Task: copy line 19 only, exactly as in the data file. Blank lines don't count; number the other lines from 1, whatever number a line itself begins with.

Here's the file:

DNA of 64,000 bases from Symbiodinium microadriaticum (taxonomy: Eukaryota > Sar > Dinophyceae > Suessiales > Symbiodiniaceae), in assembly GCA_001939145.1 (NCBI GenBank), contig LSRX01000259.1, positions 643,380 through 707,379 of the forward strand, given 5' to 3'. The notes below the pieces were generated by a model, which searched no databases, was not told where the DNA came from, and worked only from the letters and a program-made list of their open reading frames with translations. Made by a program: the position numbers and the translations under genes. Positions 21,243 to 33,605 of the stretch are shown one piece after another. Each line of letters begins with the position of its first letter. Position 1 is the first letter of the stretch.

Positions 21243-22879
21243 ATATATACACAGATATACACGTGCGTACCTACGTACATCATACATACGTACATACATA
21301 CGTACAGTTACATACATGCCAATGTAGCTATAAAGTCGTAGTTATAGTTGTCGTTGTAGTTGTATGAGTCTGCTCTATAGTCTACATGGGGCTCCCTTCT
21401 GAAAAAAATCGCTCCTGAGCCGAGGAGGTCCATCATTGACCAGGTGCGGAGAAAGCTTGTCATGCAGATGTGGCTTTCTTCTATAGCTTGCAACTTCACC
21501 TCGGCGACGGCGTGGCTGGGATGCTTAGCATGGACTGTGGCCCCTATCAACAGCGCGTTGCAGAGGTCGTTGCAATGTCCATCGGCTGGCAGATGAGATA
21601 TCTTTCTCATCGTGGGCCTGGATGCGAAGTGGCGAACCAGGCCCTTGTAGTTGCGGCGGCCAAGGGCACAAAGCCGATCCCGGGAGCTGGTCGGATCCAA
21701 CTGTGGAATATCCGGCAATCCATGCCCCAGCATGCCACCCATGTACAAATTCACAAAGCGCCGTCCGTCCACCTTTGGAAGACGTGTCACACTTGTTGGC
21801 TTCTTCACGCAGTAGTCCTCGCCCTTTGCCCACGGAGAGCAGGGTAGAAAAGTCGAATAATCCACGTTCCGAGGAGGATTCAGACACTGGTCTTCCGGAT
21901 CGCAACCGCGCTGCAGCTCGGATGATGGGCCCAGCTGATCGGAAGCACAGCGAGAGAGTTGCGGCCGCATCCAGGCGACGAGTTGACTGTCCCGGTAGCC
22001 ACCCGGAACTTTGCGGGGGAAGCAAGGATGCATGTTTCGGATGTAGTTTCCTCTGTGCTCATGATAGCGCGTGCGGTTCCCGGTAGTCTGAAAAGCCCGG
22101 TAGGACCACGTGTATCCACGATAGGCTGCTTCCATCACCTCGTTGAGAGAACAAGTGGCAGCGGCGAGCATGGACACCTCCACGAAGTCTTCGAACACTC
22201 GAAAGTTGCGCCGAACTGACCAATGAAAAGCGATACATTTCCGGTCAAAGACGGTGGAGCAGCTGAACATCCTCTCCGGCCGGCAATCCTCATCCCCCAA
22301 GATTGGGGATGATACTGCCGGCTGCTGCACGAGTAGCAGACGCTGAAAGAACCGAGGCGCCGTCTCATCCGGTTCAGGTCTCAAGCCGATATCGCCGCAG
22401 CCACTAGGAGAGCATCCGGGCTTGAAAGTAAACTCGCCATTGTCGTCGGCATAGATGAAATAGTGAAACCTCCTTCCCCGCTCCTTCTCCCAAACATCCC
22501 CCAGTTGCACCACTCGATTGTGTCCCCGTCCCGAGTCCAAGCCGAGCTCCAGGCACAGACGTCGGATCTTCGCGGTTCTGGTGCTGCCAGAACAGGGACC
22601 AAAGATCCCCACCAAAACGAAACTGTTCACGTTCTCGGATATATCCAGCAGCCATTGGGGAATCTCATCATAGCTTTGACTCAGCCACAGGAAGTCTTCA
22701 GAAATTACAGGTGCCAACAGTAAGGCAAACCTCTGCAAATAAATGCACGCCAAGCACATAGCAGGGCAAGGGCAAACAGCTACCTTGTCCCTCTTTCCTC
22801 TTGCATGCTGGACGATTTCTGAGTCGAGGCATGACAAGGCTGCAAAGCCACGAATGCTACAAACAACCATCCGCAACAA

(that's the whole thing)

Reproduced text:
22801 TTGCATGCTGGACGATTTCTGAGTCGAGGCATGACAAGGCTGCAAAGCCACGAATGCTACAAACAACCATCCGCAACAA